(Page 8)

I remarked when I got to the top of it that it was the nearest heaven I ever was. The view from it over the city is very good and gives one a fine bird’s eye view of it and also a quite correct idea of the size and situation of the city. The Nat. Capital was another place of interest which I was not long in hunting. The dome of the Capital is probably 350 or 400 ft high and being situated nearer the center of the city affords even a better view than the monument. The Capital is an immense building. I never conceived that it was half as large as it is. It is a grand structure entirely of stone. I visited the House of Rep. & the Senate Chambers – both places of great beauty. Many nice statues and paintings of illustrious statesmen adorn this building. It needs to be seen to be appreciated. I visited the Pension Dep't building & the dead letter office, and the Treasury

(Page 9)

where I saw one vault which contained $92,850,000 in silver, the largest vault in the world. Another thing of great interest to me was the Bull Run panorama, a painting of that great battle, showing the position of the two armies and the battle as it occurred. And last but not least, I must mention the White House. I was in it Saturday and shook hands with His Majesty Benj. Harrison in the East Room parlor. It was the finest place I was ever in, I think. I will not attempt to describe it, though I can say it was mighty nice, sitting on chairs of silk, in a room covered with the finest velvet carpet and lighted with electric lights from

(Page 10)

such fine glass chandeliers. Benj. Harrison is a fine looking fellow but very small, being only 5 ft. 5 in. in height. He seemed to be very pleasant and had a smile for all. Mrs. Harrison didn’t show herself. To get back to the interesting subject of buildings, I suppose the new State, War & Navy building is one of the finest in Washington. It has just recently been finished and cost $15,000,000. The Navy Yard, where they make warships & cannons, is a very interesting place. I think I visited nearly all the chief places of interest in Wash., including the National Museum, Smithsonian Institute, Medical Museum, and Cochran’s Art Gallery, one of the best things to be seen in the city. I attended several theaters and saw some good plays acted, and also went over to Baltimore on day and spent several hours. Baltimore is the most hustling business town I ever saw. There is all

(Page 11)

the difference in the world between it and Washington. It was built for business while Wash. Was built for beauty & pleasure. The streets of Baltimore are very narrow & roughly paved with stone, suitable for heavy hauling. It is jamb full of whole sale house, manufacturers etc. and is very noisy and has no shade trees while Wash. is full of them. I think my trip did me a great deal of good every way, especially physically. I gained 5 or 6 lbs. while I was up there and now weigh 149 lbs., at least 5 lbs. more than I ever weighed before. There was one thing remarkable about Xmas celebrations, there wasn’t a single fire cracker or any fireworks fired in the city. They always fire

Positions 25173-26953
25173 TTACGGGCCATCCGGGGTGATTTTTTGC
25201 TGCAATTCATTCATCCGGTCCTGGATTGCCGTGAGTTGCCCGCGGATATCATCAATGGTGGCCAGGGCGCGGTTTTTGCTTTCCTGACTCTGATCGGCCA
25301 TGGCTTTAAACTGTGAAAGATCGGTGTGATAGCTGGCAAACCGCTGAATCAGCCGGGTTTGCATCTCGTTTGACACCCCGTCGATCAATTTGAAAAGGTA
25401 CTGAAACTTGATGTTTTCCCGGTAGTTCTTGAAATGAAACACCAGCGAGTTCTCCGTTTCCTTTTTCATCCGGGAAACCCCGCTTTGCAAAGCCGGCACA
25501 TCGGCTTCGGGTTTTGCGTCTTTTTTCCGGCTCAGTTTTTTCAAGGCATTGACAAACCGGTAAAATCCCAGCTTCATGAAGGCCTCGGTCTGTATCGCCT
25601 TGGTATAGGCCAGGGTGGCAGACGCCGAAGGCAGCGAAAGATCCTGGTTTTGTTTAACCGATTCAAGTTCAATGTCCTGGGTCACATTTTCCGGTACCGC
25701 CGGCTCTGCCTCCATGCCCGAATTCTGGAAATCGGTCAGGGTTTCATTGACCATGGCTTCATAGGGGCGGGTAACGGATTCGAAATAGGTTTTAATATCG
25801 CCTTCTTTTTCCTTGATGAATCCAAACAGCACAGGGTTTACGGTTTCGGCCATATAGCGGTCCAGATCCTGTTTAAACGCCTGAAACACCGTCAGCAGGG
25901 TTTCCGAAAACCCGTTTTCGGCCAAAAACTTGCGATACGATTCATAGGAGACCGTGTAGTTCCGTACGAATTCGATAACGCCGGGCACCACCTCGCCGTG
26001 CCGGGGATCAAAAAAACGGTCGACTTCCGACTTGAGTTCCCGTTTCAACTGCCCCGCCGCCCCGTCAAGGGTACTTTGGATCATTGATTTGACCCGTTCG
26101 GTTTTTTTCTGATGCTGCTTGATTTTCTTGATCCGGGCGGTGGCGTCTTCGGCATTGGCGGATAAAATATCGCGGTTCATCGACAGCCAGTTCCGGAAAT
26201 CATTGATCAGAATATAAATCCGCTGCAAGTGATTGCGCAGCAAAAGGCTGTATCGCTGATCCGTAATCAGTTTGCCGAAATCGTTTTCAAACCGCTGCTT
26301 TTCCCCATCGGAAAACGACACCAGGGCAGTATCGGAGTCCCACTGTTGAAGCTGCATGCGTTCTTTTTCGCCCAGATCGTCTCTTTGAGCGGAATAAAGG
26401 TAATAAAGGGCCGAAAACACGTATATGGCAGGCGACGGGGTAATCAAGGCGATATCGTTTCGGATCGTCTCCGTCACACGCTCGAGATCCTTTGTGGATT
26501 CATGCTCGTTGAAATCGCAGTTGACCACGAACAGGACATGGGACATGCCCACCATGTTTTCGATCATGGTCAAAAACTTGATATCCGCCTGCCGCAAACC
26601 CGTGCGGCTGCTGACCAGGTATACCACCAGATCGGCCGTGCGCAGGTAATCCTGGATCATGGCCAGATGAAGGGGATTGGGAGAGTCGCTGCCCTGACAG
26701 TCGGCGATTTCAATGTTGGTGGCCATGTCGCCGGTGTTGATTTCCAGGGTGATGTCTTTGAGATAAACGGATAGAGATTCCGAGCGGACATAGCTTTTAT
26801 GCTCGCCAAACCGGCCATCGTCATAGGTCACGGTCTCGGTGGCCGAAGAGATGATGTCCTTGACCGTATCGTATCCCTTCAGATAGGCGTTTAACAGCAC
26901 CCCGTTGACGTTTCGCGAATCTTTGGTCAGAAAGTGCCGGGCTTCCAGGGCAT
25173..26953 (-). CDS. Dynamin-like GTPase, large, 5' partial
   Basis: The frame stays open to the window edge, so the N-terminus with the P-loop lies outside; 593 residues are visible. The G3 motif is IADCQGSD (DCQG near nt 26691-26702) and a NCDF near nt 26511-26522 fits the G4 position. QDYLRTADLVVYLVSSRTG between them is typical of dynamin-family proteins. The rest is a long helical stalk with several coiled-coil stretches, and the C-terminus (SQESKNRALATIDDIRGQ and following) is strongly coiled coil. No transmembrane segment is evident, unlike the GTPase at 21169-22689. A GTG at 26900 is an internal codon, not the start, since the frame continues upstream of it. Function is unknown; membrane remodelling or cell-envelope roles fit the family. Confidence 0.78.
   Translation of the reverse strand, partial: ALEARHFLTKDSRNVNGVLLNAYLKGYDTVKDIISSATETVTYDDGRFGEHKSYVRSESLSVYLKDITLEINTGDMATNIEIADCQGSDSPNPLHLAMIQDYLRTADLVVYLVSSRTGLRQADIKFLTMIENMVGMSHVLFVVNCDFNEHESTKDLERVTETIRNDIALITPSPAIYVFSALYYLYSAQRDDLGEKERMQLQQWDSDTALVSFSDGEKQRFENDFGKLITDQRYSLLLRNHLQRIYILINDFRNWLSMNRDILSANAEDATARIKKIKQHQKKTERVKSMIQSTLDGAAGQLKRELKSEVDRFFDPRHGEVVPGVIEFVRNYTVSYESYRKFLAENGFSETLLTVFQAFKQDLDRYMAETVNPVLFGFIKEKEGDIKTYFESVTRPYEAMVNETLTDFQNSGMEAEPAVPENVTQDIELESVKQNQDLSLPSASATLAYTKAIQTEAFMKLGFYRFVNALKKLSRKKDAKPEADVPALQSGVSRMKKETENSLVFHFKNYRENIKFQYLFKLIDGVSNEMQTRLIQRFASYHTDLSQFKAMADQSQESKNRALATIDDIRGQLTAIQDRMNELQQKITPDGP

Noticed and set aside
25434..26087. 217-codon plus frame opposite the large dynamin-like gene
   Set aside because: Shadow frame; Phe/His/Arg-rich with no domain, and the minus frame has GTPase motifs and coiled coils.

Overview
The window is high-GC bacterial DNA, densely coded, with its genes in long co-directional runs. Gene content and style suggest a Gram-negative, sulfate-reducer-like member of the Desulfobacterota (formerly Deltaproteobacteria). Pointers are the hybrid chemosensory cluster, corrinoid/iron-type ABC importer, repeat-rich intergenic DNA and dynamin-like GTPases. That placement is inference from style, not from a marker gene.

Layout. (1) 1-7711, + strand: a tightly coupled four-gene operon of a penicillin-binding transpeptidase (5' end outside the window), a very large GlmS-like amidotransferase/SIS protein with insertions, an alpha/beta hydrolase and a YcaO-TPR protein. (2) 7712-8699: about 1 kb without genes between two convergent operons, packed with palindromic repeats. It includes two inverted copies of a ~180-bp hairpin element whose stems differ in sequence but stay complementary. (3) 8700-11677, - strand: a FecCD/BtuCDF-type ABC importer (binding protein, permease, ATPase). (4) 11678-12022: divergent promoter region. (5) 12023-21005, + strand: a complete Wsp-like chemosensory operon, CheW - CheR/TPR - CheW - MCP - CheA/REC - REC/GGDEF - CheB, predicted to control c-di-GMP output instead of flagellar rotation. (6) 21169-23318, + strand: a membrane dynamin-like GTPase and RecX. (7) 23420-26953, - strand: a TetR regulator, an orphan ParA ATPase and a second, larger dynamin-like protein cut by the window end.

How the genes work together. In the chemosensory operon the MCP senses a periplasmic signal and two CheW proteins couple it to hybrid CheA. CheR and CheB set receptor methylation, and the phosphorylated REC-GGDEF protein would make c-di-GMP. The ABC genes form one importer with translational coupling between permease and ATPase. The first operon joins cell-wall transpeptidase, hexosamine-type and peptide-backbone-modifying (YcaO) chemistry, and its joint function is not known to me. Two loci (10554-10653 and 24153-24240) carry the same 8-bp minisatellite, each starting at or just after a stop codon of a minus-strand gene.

(Page 12)

them on the 4th of July. Xmas was remarkably quiet. Well my letter is getting long and I am getting almost too cold to write as I have no fire in my room. If this letter appears dry and uninteresting please attribute it to that cause. Temperature has a heap to do with a man’s writing. If he is very cold he can’t work up the necessary feeling to make his letter what it should be. To write well, a fellow must be able to concentrate his thoughts on what he is doing & that alone. Well, let me hear from you real soon. When you send money, better send it by P.O. money order [?] Salem as a cheque would cost 15₵ to collect it. Charge money to me, of course. I will write to Blanche in a few days, I think. Love to you all. May you have a Merry New Year.

Your affectionate son,

[signed] Carroll

Powered by / Alimenté par VITA Toolkit

My favourites lets you save items you like, tag them and group them into collections for your own personal use. Viewing "My favourites" will open in a new tab. Login here or start a My favourites account.


C. H. Little to Candace Little, December 29, 1891

Handwritten letter from Carroll Herman Little to his mother on December 29, 1891. Includes information about his Christmas trip to Washington, D.C.